You must first find just how much line you can comfortably lift off the water and aerialise. Trial and error methods will enable you to discover this. It will probably be in the region of twenty to thirty feet. When you have found it, mark the distance on your line with a ‘magic marker’ or with waterproof ink. Now pull off two or three feet more from your reel. Hold this between the index finger and thumb of your left hand and keep this hand down by your side. Make an ordinary cast, and as the line turns over after you have stopped the application of power in the forward cast, release your left-hand grip on the line. The weight and speed of the line as it travels through the air will carry this extra two or three feet up through the rod rings. Try it a few times until you are confident about the results. It will be apparent to you that timing is of great importance. Your first tendency will be to ‘shoot’ or release the line too soon. You must learn to delay until the last few yards of aerialised line are turning over.
Now pull off another two or three feet from your reel and let it hang slack. Retrieve the remainder of the line on the water through the rod rings until the waterproof ink mark is just at the tip of your rod again. You are now holding the line with your left hand so that the line leading to the rod ring is straight and the remainder is hanging slack. Cast again – as before – without forcing it. If you time the ‘shoot’ correctly, all the slack will be pulled up through the rod rings. You have thus increased your casting distance by some two yards with little additional effort. Not only will you find that the shoot gives you greater length but it also allows the leader and the fly to settle more gently on the water.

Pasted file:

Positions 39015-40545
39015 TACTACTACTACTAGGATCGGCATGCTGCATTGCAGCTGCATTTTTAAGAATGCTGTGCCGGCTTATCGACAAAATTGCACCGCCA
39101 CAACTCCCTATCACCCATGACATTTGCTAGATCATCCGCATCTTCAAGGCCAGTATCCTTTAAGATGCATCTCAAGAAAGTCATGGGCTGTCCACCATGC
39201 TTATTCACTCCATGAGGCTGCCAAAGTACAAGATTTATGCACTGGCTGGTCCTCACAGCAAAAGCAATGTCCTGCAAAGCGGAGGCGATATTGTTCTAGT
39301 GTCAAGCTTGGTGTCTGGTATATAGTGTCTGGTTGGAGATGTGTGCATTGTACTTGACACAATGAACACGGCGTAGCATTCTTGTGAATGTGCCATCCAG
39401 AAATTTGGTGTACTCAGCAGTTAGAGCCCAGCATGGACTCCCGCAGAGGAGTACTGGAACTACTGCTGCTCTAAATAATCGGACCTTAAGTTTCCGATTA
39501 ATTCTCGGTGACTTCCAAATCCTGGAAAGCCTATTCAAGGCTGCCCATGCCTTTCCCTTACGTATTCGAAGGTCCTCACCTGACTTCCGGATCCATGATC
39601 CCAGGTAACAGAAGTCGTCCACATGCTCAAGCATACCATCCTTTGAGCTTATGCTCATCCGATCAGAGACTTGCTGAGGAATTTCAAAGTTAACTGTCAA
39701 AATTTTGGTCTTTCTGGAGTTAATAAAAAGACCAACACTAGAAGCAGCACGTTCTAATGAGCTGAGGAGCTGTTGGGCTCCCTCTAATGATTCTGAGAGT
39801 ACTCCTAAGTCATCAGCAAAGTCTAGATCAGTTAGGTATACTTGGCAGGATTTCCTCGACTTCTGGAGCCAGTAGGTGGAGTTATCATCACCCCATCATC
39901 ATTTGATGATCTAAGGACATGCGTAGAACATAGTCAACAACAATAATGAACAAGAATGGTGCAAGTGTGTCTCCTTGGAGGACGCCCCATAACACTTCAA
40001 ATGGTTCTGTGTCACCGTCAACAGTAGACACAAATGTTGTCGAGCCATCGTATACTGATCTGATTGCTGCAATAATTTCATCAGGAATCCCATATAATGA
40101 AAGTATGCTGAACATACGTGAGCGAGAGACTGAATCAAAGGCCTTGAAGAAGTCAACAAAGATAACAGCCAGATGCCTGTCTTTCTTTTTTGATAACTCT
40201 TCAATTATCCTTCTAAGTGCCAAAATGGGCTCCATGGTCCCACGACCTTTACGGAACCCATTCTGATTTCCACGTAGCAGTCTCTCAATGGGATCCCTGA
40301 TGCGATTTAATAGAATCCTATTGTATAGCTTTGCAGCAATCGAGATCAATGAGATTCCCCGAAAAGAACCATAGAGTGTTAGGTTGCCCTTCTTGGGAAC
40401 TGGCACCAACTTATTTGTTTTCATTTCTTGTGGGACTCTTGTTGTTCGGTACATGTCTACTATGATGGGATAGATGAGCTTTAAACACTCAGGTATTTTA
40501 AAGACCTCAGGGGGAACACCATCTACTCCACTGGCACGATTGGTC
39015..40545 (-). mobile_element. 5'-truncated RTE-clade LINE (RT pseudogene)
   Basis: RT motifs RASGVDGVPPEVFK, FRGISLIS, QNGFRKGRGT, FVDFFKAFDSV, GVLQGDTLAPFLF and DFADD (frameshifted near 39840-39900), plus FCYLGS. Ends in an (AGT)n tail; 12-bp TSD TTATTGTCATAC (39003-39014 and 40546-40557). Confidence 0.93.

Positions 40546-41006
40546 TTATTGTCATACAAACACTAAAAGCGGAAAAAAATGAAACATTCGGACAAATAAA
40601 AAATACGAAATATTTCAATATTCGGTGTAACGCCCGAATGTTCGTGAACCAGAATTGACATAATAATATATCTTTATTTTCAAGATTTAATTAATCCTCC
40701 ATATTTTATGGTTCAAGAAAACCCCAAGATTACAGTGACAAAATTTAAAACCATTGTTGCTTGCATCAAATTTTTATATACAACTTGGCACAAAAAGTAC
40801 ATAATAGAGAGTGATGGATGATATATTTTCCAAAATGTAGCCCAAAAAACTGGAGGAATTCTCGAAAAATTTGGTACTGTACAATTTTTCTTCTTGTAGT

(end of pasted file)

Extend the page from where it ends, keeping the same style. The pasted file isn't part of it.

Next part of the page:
The final stage in ‘shooting’ is to incorporate a left-hand movement. Cast out now until the line mark is lying on the water some three feet from your rod tip. Pull off yet another three feet from your reel. Hold it between the index finger and the thumb but this time bring your left hand up until it almost touches your reel. The idea is that, as you start the back cast, you are going to pull the left hand holding the line smartly downwards to the left side of your body. In so doing, you shorten the line on the water until the mark is again at the rod tip. At the same time, you will increase the speed at which your line is moving. This assists the pick-up off the water. The end result is an improved back cast. When you release the shoot on the forward cast, you should find that yet another three feet of line rattles up the guide rings and you have cast another yard further out.
The ‘shooting’ process can gradually be extended as your timing improves and, eventually, you should be able to handle several yards of ‘shooting’ line. It is a most useful technique since the ability to ‘shoot’ well adds so much potential to your casting range. In addition, it permits you to ‘work’ your fly more effectively through greater distances of water. By all means fish a short line when conditions suit and fish are well within your normal reach. There are many other occasions, however, when fish may be feeding a yard or two beyond your best cast. If you can ‘shoot’, you can easily put your fly into the feeding area.